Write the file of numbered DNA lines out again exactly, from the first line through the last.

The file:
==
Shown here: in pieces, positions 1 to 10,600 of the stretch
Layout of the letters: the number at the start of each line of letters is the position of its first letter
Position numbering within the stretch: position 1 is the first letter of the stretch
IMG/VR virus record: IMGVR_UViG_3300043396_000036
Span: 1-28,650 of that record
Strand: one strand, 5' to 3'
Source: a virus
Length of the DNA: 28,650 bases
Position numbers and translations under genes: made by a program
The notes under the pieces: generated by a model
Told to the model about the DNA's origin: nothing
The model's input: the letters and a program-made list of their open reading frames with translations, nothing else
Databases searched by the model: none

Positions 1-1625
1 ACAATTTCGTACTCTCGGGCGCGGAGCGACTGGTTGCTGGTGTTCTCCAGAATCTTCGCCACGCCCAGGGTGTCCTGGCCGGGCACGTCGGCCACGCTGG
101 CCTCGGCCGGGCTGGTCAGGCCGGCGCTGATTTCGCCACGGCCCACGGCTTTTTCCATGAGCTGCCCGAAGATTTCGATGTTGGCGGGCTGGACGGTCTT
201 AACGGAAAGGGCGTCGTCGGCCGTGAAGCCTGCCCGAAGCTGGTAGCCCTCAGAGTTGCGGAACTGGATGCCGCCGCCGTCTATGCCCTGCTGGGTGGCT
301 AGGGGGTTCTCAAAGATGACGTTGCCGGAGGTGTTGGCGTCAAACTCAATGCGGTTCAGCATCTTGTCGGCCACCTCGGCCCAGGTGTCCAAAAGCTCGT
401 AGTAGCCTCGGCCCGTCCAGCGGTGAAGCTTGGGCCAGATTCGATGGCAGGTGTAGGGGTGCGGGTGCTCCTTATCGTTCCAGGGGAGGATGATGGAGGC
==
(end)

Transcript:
Shown here: in pieces, positions 1 to 10,600 of the stretch
Layout of the letters: the number at the start of each line of letters is the position of its first letter
Position numbering within the stretch: position 1 is the first letter of the stretch
IMG/VR virus record: IMGVR_UViG_3300043396_000036
Span: 1-28,650 of that record
Strand: one strand, 5' to 3'
Source: a virus
Length of the DNA: 28,650 bases
Position numbers and translations under genes: made by a program
The notes under the pieces: generated by a model
Told to the model about the DNA's origin: nothing
The model's input: the letters and a program-made list of their open reading frames with translations, nothing else
Databases searched by the model: none

Positions 1-1625
1 ACAATTTCGTACTCTCGGGCGCGGAGCGACTGGTTGCTGGTGTTCTCCAGAATCTTCGCCACGCCCAGGGTGTCCTGGCCGGGCACGTCGGCCACGCTGG
101 CCTCGGCCGGGCTGGTCAGGCCGGCGCTGATTTCGCCACGGCCCACGGCTTTTTCCATGAGCTGCCCGAAGATTTCGATGTTGGCGGGCTGGACGGTCTT
201 AACGGAAAGGGCGTCGTCGGCCGTGAAGCCTGCCCGAAGCTGGTAGCCCTCAGAGTTGCGGAACTGGATGCCGCCGCCGTCTATGCCCTGCTGGGTGGCT
301 AGGGGGTTCTCAAAGATGACGTTGCCGGAGGTGTTGGCGTCAAACTCAATGCGGTTCAGCATCTTGTCGGCCACCTCGGCCCAGGTGTCCAAAAGCTCGT
401 AGTAGCCTCGGCCCGTCCAGCGGTGAAGCTTGGGCCAGATTCGATGGCAGGTGTAGGGGTGCGGGTGCTCCTTATCGTTCCAGGGGAGGATGATGGAGGC